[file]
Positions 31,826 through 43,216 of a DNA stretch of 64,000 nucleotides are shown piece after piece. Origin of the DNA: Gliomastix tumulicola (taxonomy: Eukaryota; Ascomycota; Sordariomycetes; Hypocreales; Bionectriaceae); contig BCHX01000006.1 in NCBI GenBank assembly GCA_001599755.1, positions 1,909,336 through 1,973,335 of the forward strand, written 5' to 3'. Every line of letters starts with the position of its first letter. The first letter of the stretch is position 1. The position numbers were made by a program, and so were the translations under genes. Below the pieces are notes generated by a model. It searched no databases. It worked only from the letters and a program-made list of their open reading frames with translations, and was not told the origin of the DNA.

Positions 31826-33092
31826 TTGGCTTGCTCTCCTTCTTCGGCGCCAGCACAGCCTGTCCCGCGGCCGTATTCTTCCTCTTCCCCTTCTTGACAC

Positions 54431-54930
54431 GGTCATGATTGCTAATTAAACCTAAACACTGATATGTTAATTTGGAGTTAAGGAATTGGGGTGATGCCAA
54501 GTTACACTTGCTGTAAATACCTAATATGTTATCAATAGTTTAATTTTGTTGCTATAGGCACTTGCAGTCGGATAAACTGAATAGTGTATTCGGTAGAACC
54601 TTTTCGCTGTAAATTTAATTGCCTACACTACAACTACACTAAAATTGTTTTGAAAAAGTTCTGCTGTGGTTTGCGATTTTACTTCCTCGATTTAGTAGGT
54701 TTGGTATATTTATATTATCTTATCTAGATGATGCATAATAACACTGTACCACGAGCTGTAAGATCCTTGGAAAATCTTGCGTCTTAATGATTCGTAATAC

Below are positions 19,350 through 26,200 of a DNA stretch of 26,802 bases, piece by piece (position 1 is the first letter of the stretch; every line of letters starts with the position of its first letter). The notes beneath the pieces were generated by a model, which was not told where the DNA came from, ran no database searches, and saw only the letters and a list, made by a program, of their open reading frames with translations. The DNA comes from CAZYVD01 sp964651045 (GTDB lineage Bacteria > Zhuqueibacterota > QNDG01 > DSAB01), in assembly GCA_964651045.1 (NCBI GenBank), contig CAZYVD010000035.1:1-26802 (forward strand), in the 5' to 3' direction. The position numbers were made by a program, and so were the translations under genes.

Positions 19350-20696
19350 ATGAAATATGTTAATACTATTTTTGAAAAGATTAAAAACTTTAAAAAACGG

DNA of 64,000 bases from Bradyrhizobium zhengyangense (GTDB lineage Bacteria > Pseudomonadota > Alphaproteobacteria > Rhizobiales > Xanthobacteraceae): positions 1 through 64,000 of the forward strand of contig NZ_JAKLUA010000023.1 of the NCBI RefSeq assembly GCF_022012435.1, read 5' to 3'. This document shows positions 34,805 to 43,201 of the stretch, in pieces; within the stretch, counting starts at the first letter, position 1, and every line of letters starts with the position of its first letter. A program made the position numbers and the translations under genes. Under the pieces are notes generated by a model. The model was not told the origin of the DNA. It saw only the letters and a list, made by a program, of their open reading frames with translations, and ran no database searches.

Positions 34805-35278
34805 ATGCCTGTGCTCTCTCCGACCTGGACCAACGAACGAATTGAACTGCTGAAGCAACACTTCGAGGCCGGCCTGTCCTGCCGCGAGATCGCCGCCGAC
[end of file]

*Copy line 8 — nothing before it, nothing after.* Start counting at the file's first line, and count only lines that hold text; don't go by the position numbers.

54701 TTGGTATATTTATATTATCTTATCTAGATGATGCATAATAACACTGTACCACGAGCTGTAAGATCCTTGGAAAATCTTGCGTCTTAATGATTCGTAATAC